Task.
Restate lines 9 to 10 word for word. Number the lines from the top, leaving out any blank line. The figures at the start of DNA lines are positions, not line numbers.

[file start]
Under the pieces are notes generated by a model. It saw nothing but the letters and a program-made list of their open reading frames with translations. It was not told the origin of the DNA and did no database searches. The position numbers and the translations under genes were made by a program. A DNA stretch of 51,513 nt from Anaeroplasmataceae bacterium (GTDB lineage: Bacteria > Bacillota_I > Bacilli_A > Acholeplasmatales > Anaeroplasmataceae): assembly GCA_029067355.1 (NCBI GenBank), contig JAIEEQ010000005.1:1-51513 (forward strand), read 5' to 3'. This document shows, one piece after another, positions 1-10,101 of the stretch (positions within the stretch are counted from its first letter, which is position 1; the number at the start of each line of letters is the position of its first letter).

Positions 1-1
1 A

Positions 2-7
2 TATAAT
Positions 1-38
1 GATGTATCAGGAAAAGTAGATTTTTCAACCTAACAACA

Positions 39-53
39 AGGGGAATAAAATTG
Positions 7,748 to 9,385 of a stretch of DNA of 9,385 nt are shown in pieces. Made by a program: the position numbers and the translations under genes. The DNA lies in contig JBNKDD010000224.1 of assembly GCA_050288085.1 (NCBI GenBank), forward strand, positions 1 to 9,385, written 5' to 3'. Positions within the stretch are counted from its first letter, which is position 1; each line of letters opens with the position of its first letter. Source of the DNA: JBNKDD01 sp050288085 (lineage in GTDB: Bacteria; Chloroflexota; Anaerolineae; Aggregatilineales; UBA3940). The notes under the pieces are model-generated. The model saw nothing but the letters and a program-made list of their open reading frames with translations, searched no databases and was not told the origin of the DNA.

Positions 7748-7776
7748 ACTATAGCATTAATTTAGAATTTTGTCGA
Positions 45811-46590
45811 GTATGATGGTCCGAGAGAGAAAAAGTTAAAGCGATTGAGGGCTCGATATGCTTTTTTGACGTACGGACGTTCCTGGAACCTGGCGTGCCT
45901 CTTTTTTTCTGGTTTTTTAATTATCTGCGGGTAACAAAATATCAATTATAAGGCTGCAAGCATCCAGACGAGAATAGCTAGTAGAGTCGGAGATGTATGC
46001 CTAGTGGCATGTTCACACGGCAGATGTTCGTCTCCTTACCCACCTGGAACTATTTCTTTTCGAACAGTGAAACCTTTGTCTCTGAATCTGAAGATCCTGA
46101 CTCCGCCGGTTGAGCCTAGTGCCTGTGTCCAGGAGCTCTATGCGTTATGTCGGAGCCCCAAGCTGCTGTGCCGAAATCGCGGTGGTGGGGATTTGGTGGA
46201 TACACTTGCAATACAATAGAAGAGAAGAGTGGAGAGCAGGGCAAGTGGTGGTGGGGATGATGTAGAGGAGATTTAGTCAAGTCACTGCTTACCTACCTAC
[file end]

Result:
39 AGGGGAATAAAATTG
Positions 7,748 to 9,385 of a stretch of DNA of 9,385 nt are shown in pieces. Made by a program: the position numbers and the translations under genes. The DNA lies in contig JBNKDD010000224.1 of assembly GCA_050288085.1 (NCBI GenBank), forward strand, positions 1 to 9,385, written 5' to 3'. Positions within the stretch are counted from its first letter, which is position 1; each line of letters opens with the position of its first letter. Source of the DNA: JBNKDD01 sp050288085 (lineage in GTDB: Bacteria; Chloroflexota; Anaerolineae; Aggregatilineales; UBA3940). The notes under the pieces are model-generated. The model saw nothing but the letters and a program-made list of their open reading frames with translations, searched no databases and was not told the origin of the DNA.